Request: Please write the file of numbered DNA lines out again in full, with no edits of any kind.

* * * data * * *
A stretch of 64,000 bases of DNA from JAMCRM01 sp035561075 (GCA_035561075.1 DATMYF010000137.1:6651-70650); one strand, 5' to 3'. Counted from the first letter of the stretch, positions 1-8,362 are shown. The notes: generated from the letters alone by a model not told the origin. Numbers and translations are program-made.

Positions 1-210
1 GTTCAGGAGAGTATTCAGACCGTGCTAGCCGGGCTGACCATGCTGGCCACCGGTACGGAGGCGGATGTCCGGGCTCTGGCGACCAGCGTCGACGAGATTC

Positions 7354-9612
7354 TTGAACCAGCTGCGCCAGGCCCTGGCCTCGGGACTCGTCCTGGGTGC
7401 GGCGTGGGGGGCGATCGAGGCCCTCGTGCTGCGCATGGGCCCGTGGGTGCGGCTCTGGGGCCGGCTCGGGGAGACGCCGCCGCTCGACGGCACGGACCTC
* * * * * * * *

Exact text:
A stretch of 64,000 bases of DNA from JAMCRM01 sp035561075 (GCA_035561075.1 DATMYF010000137.1:6651-70650); one strand, 5' to 3'. Counted from the first letter of the stretch, positions 1-8,362 are shown. The notes: generated from the letters alone by a model not told the origin. Numbers and translations are program-made.

Positions 1-210
1 GTTCAGGAGAGTATTCAGACCGTGCTAGCCGGGCTGACCATGCTGGCCACCGGTACGGAGGCGGATGTCCGGGCTCTGGCGACCAGCGTCGACGAGATTC

Positions 7354-9612
7354 TTGAACCAGCTGCGCCAGGCCCTGGCCTCGGGACTCGTCCTGGGTGC
7401 GGCGTGGGGGGCGATCGAGGCCCTCGTGCTGCGCATGGGCCCGTGGGTGCGGCTCTGGGGCCGGCTCGGGGAGACGCCGCCGCTCGACGGCACGGACCTC